Sunday, February 23, 2014

Beethoven, Kreutzer and Bridgetower: Together Again

This Wednesday's program with Market Square Concerts features violinist Ray Chen and pianist Julio Elizalde at Whitaker Center – concert-time, 8pm – with a sonata written by a 22-year-old Mozart and another written by Beethoven at 32 (he was, by comparison, a bit of a late-bloomer, genius-wise). In between there's Pablo de Sarasate, one of the great 19th-Century virtuosos represented by his gypsy showcase, Zigeunerweisen or “Gypsy Airs.”

On the previous post, here, you can hear clips of the Mozart and Sarasate played by Gil Shaham, plus hear Chen play the finale of the Tchaikovsky Violin Concerto and some Paganini as well as talk about his “digital music stand” with its foot-powered page-turning device.

Beethoven in 1803
This post is about the Beethoven sonata on the program, as he called it on the manuscript's title page, “Sonata for Piano and Violin obligato in a very [brilliant] concertante style like a Concerto.” He soon crossed out the word “brilliant.”

It was published as the Violin Sonata in A Minor, Op.47. We know it as the “Kreutzer” Sonata.

When we think of “masterpieces,” we tend to imagine a composer taking his time with its creation – a great deal of forethought, careful planning, deep thoughts and considerable artistic concentration and conviction. Imagine Beethoven – with his wild hair, wilder expression, the Titan wrapped in Divine Inspiration. Think of “masterpieces” like his 5th Symphony, not to mention his 3rd or 9th...

Here's how it came down with this particular violin sonata.

First of all, there's the A Major Sonata, Op. 30, No. 1 – you can hear a classic performance with David Oistrakh and Lev Oborin, here  – composed between 1801 and 1802, shortly after he'd finished his first six string quartets and the 1st Symphony. It might not seem a very “great” work, compared to the one published as Op. 47, more in the tradition of Mozart and, to an extent, his teacher Josef Haydn.

The third movement is the key, in this connection.

Originally, Beethoven had composed a much larger, much more powerful and far less “classical” finale, a sonata-form movement of, by comparison, epic proportions, and it made the whole sonata lop-sided, so he put it aside and wrote the less assuming set of variations that now concludes this delightful work.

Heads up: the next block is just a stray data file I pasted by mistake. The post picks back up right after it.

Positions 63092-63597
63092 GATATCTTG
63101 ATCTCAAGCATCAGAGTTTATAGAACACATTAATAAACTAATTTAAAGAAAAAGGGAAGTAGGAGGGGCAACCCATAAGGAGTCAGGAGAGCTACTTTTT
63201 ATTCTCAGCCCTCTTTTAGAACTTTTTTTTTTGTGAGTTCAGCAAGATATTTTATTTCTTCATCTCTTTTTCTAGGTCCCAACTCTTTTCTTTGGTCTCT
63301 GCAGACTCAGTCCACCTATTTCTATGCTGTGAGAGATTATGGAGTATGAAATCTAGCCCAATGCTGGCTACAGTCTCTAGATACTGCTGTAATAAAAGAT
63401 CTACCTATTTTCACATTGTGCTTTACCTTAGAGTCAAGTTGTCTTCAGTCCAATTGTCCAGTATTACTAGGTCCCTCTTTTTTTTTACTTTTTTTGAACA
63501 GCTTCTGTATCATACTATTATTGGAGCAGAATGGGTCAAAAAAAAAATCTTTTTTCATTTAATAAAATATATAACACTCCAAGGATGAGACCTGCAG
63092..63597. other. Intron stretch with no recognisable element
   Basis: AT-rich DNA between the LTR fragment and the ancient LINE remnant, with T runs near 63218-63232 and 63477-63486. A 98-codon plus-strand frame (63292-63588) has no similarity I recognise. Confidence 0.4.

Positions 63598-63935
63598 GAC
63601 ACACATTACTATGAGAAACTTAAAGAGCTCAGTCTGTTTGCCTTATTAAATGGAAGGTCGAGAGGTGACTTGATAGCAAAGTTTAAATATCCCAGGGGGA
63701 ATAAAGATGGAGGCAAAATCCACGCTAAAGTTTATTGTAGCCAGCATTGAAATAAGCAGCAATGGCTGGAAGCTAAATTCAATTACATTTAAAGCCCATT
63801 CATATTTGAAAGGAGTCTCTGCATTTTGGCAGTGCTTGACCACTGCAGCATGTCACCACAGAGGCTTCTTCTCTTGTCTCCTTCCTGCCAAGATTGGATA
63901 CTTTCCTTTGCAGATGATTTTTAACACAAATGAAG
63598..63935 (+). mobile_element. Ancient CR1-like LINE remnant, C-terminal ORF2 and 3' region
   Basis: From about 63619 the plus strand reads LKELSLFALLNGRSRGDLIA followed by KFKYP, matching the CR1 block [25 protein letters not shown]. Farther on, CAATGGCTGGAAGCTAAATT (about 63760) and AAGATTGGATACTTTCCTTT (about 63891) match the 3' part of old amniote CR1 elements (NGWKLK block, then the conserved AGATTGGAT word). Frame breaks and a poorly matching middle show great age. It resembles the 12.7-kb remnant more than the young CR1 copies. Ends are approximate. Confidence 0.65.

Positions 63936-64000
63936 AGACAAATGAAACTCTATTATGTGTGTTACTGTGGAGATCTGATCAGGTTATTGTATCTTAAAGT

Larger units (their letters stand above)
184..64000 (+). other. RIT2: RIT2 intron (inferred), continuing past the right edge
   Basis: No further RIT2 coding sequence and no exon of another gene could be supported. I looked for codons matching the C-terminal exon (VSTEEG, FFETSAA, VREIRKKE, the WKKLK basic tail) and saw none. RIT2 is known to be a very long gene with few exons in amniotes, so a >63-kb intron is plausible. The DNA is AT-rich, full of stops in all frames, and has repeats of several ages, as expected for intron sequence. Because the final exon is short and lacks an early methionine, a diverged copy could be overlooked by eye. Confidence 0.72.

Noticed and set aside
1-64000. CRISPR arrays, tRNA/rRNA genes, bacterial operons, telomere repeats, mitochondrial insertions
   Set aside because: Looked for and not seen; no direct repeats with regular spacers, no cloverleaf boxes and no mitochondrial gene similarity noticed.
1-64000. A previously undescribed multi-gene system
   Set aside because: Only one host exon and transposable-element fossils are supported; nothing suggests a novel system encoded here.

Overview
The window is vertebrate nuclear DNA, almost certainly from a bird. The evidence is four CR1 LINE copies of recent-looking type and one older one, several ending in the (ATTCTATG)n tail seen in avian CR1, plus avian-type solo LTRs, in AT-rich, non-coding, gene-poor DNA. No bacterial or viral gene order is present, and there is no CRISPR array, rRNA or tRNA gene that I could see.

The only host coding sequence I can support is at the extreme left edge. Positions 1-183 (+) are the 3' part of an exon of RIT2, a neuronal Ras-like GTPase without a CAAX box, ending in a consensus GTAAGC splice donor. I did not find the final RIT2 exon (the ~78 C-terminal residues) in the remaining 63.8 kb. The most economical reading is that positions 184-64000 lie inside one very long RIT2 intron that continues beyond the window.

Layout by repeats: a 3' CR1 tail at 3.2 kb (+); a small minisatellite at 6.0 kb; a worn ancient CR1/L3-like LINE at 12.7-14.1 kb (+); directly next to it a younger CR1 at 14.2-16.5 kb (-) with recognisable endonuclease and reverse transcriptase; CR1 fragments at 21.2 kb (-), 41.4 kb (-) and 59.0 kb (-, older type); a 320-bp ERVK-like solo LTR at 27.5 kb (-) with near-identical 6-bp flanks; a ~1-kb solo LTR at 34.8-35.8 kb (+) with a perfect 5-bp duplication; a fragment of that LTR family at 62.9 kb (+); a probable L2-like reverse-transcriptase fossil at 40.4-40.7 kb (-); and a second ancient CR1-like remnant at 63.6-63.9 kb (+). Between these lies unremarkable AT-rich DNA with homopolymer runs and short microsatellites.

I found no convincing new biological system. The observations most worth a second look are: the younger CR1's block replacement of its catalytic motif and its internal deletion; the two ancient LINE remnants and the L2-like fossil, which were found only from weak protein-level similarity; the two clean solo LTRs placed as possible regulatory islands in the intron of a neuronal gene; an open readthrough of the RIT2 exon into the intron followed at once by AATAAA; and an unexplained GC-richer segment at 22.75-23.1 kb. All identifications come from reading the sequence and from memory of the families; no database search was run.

But what to do with this “rejected” movement? It needed a more powerful couple of movements to make sense of it and it clearly required a better class of performer when it came to that.

In early 1803, he met George Bridgetower, a “mulatto” violinist born in Poland but of English paternity.

Bridgetower in 1800
Bridgetower's father was of West Indian (possibly Barbadian) descent employed as a servant in the court of Prince Esterhàzy, the same Hungarian prince who employed Haydn. With a nod to “Fifty Shades of Downton Abbey,” Bridgetower's mother was a domestic servant in the household of a German princess who had married a Polish prince and it was at Prince Radziwill's estate in the fall of 1778 (some sources say 1779) that Bridgetower was born, most likely within the requisite time after a visit by the Radziwills to the estate of Esterhàza.

The term “mulatto” was a generic word for “mixed-race” and today, Bridgetower is usually referred to as an “African-English” violinist whose father was from England's American colonies, whose mother was German and who was born in Poland (borders being much more flexible politically than culturally in the 18th Century). Let's leave it at that.

He was already concertizing in 1789 – do the math – and by 1791 had gone to London where the Prince Regent (later King George IV) took an interest in his education. The Prince employed him as a violinist in his orchestra. Bridgetower gave 50 solo concerts in London during this decade. There is also mention of a performance given in Paris that was attended by the American, Thomas Jefferson (presumably without Sally Hemings in his entourage).

In 1802, young Bridgetower, now 24, visited his mother who now lived in Dresden with another son who was a cellist. While there, he traveled to Vienna to give some concerts and was introduced by one of his patrons, Prince Lichnowsky, to another artist the Prince supported, the composer Ludwig van Beethoven.

They apparently hit it off quite well.